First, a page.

Tribe Chairman David Archambault II said that the United States Assistant Secretary of the Army contacted him directly and said, “the U.S. Army Corps of Engineers is going to deny the easement, they’re asking for a reroute and for a full environmental impact statement. These are things we have been asking for since the very beginning, it’s symbolic.”
Energy Transfer Partners would need that easement to continue drilling the pipeline that would cross under Lake Oahe, which borders the Standing Rock Indian Reservation.
The crowd didn’t quite cheer at first because they weren’t sure what they heard. Could this be true? Then word spread and slowly but surely the positive energy dominated the area.
Actress Shailene Woodley, a #NoDAPL supporter from the very beginning, made an appearance and spoke about the largely ignored rally in Washington D.C. where only about 50 people showed up because “no one was paying attention and now months later this is worldwide news.”
Most cheered, cried, danced and celebrated but there were many others that remained skeptical, mostly natives. It seemed odd to get this news on a Sunday. It also happened to happen the same weekend that 2,000 veterans vowed to be human shields for the water protectors. All signs pointing to this being a possible political tactic to get people off Standing Rock or even serve as a delay until President-elect Donald Trump took office. He not only favors the completion of this project but is personally invested in it -- a fact he’s said is irrelevant, according to HuffPost.
According to his campaign finance disclosures, his shares were valued between $500,000 and $1 million. In other words, the chances of this not being approved at some point, is slim to none come January. It’s no wonder Energy Transfer Partners are taking the 50K hit, with Trump backing them why would they think otherwise? Sigh. Yet somehow I am still hopeful.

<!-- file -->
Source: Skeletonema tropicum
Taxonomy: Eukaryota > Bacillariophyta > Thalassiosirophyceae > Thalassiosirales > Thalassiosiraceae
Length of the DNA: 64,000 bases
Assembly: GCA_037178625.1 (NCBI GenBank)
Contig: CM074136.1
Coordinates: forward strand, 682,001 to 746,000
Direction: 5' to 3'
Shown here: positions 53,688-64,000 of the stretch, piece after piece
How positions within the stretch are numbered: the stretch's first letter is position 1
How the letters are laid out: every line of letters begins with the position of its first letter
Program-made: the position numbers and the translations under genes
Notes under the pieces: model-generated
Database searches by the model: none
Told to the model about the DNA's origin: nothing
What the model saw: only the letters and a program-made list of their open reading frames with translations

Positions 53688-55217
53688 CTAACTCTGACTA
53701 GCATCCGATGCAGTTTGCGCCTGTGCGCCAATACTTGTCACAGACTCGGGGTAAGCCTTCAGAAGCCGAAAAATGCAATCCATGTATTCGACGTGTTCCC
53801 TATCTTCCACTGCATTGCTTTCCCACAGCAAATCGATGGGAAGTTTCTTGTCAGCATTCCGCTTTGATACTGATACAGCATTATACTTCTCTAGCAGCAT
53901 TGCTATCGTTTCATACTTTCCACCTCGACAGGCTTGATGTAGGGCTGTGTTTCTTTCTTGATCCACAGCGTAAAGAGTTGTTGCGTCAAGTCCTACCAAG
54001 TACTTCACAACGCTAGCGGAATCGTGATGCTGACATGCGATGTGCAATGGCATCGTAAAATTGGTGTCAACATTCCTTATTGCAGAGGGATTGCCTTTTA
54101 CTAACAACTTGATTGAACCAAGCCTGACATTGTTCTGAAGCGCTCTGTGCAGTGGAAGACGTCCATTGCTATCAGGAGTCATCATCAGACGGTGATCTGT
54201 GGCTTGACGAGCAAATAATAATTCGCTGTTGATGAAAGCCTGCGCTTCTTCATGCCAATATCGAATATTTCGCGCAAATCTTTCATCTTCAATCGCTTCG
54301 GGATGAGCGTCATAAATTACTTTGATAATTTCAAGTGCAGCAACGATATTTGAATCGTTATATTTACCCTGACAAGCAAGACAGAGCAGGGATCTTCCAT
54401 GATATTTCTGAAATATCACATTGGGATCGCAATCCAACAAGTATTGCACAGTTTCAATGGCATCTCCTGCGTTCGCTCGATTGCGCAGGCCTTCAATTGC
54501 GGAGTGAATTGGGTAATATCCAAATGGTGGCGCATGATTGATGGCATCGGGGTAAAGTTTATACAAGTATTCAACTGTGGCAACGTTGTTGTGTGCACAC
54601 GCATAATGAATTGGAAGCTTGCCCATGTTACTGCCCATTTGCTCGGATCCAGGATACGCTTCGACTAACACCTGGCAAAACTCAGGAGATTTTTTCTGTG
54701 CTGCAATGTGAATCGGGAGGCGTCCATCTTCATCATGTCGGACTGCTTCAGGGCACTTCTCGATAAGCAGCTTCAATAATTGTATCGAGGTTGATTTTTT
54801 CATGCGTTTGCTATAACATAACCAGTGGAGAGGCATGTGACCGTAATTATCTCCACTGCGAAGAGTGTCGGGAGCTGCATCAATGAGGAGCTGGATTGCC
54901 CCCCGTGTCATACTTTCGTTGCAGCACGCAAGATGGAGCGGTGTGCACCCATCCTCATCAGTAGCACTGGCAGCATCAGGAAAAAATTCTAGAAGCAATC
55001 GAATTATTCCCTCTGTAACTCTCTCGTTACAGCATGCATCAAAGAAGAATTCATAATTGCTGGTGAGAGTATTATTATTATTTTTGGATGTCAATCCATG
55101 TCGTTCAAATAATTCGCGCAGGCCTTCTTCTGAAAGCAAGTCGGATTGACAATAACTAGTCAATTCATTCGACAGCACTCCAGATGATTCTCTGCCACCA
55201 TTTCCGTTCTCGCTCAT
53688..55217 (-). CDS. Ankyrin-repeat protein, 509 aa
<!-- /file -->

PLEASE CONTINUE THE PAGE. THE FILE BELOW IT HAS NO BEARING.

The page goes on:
Knowing all that, we still celebrated. The camp needed some good news, if not to boost morale. The world now knew about the injustices Native Americans face on a day-to-day basis. There were pow wows, dancing, singing everywhere you turned. As the sun went down you could see a long line for miles and miles long of cars lined up to get into camp. People from all over wanted to celebrate with Standing Rock.
Did I mention I found a camp with a Peruvian and American flag firmly planted in the ground? Their sign said, “Peruvians en solidaridad con Standing Rock.” I felt at ease in coming across fellow Peruvians.
We took an alternate route and went out to dinner at Prairie Knights Casino, a first for me. The food wasn’t great but the company was. Tracy, Corey and Christine schooled us on so much about their culture, history, and connections to Standing Rock.
Once we got back home, we were told that Energy Transfer Partners would still keep drilling, even while incurring the 50K daily fine. It’s disheartening to say the least but a few good things did come out of it.
First, this became worldwide news due to recent news coverage, Native Americans and supporters efforts remained peaceful, and now California senator Barbara Boxer will introduce a bill to make it mandatory for federally recognized tribes to give consent before projects affecting their water supply go into development.
My time there exceeded my expectations. I feel like I learned a whole new way to give back to not only my community but my fellow indigenous people. It brought tears to my eyes to read everyone’s message on social media, especially those from Peru asking for updates in Spanish. I want to go back but am waiting for the right time. As long as the Native Americans keep fighting for what’s right, I will stand by their side and support them. It’s been long way overdue.